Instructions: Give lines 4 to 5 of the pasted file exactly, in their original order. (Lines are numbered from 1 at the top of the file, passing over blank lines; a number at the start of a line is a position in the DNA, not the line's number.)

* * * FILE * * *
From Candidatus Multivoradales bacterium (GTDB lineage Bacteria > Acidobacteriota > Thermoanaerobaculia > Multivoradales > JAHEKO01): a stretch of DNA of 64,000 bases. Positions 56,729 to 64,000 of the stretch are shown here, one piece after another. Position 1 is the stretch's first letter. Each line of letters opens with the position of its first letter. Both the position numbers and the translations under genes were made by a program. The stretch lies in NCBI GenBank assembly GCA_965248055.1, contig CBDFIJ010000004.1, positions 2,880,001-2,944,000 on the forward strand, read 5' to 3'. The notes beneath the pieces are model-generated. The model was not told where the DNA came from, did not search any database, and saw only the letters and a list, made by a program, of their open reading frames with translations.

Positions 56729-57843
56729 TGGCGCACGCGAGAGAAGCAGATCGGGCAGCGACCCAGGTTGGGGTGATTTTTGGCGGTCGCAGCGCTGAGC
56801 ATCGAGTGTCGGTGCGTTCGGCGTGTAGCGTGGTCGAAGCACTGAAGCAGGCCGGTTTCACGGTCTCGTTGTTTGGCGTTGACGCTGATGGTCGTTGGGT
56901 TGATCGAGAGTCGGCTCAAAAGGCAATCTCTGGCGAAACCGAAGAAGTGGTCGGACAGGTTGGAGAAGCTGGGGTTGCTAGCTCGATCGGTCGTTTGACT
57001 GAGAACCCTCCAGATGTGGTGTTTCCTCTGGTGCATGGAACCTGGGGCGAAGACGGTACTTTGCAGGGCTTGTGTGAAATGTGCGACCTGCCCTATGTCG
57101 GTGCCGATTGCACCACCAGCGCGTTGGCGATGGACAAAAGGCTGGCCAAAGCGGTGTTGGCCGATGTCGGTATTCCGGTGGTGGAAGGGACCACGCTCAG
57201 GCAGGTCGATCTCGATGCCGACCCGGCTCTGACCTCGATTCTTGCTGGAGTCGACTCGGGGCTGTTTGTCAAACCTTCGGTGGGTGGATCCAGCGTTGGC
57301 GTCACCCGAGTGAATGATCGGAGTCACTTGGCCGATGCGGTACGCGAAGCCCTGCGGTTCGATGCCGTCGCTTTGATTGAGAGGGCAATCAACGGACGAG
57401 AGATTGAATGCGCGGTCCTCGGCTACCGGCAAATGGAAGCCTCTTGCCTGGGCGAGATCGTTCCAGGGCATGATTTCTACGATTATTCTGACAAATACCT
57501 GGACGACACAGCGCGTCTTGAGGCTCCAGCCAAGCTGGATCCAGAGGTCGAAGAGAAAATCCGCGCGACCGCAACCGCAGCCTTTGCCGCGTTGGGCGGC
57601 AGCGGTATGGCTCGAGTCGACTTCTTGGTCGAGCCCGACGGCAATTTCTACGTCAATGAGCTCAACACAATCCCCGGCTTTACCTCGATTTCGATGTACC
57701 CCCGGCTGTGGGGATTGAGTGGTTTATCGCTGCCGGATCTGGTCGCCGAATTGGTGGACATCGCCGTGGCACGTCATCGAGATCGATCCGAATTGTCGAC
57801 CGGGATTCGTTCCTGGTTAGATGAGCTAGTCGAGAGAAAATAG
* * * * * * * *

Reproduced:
56801 ATCGAGTGTCGGTGCGTTCGGCGTGTAGCGTGGTCGAAGCACTGAAGCAGGCCGGTTTCACGGTCTCGTTGTTTGGCGTTGACGCTGATGGTCGTTGGGT
56901 TGATCGAGAGTCGGCTCAAAAGGCAATCTCTGGCGAAACCGAAGAAGTGGTCGGACAGGTTGGAGAAGCTGGGGTTGCTAGCTCGATCGGTCGTTTGACT